Because of the specific liability exposures associated with working in the five boroughs of New York City, many insurers have added an exclusion to the standard CGL policy excluding coverage for worked performed in the five boroughs. However, a recent decision from the Supreme Court, Richmond County has called into question the application of the five borough exclusion.
In Bonded Waterproofing Svcs, Inc. v. Anderson-Bernard Agency, Inc., 12711/2009, the insured was performing work in Queens County when an injured pedestrian brought suit against the insured, alleging that the insured’s negligence caused the accident. After the carrier denied coverage based upon the five borough exclusion the insured brought a declaratory judgment action seeking coverage. The carrier moved to dismiss, and the court denied the motion.
The court held that questions of fact exist as to the applicability of the exclusion. The court cited to the fact that the carrier previously provided coverage for work within the five boroughs, and was aware that the insured performed work in the five boroughs. In addition, a certificate of insurance was issued naming the general contractor as an additional insured under the insured’s policy, and the certificate listed the job site as located in Queens. This was, according to the court, sufficient to raise questions of fact.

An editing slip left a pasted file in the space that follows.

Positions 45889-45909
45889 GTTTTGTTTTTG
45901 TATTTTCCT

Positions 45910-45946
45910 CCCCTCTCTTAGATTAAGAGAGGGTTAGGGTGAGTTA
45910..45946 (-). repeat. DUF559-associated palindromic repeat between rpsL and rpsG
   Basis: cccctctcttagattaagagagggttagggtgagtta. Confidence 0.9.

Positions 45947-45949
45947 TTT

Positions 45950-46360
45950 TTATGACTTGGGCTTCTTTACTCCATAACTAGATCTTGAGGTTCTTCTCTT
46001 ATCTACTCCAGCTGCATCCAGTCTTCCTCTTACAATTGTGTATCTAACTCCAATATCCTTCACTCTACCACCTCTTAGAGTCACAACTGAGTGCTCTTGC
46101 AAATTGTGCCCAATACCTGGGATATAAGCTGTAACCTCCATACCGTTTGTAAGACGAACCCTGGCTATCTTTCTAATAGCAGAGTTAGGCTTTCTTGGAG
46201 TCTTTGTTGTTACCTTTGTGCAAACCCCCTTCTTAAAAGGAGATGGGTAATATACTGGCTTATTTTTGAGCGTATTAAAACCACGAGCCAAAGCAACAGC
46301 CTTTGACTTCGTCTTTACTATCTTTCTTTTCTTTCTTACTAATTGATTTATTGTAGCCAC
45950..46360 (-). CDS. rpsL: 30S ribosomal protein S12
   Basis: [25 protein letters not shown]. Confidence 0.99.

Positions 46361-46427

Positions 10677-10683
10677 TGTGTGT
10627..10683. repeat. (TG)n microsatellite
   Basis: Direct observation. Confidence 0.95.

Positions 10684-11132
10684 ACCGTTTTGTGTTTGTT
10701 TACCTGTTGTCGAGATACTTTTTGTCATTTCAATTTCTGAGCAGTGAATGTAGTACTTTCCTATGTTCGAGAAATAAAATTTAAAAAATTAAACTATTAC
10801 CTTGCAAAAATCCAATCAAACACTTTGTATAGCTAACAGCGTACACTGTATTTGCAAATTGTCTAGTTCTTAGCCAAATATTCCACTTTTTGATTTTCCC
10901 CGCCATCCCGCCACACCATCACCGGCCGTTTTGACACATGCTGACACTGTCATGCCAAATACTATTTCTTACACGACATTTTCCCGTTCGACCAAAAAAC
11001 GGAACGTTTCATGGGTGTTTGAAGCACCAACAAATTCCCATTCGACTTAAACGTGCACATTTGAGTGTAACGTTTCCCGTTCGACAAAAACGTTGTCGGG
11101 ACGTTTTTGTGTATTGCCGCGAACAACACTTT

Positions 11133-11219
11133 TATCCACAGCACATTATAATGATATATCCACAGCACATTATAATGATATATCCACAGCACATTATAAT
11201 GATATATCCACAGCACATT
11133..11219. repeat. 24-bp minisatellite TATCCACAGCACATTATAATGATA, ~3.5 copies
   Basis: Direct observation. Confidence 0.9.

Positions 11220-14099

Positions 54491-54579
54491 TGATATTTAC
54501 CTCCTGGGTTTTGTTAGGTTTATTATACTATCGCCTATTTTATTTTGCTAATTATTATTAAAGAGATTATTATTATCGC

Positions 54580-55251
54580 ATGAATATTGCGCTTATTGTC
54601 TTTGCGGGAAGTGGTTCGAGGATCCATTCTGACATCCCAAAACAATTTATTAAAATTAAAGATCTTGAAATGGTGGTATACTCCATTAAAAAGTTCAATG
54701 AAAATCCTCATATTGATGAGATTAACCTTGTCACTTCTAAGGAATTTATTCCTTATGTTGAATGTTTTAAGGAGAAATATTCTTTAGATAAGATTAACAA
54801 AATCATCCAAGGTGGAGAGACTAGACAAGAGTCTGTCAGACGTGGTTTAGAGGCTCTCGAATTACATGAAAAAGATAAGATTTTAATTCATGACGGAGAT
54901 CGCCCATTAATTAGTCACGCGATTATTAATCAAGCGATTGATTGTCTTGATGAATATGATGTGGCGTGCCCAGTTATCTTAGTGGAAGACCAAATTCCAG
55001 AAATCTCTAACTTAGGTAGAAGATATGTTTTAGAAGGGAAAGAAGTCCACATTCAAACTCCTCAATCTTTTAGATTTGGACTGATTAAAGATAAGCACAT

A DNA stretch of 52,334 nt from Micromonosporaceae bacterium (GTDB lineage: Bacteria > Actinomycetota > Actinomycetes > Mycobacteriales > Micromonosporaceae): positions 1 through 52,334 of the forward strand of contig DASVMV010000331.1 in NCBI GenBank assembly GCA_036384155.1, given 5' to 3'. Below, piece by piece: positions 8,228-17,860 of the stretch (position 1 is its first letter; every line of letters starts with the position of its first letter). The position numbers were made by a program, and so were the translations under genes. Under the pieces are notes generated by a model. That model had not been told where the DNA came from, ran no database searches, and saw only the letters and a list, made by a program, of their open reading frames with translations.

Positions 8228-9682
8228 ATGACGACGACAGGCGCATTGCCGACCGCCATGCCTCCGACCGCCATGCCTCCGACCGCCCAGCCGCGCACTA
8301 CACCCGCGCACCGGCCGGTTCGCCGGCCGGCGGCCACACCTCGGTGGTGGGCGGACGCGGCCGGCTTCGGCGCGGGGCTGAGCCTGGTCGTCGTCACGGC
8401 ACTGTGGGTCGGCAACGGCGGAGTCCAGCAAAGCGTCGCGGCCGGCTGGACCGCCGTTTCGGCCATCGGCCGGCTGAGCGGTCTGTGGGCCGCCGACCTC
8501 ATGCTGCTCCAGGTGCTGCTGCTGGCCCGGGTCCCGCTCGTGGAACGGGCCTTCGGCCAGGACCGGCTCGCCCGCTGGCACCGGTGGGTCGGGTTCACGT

Of course, the court did not mention who issued the certificate (the insured’s broker was also a defendant), or why the fact that an insurer previously provided coverage in New York City precludes the application of the five borough exclusion exclusion in a subsequent policy. These issues will likely be the subject of an appeal.
If you have any questions about this post, please contact David Tavella at email@example.com.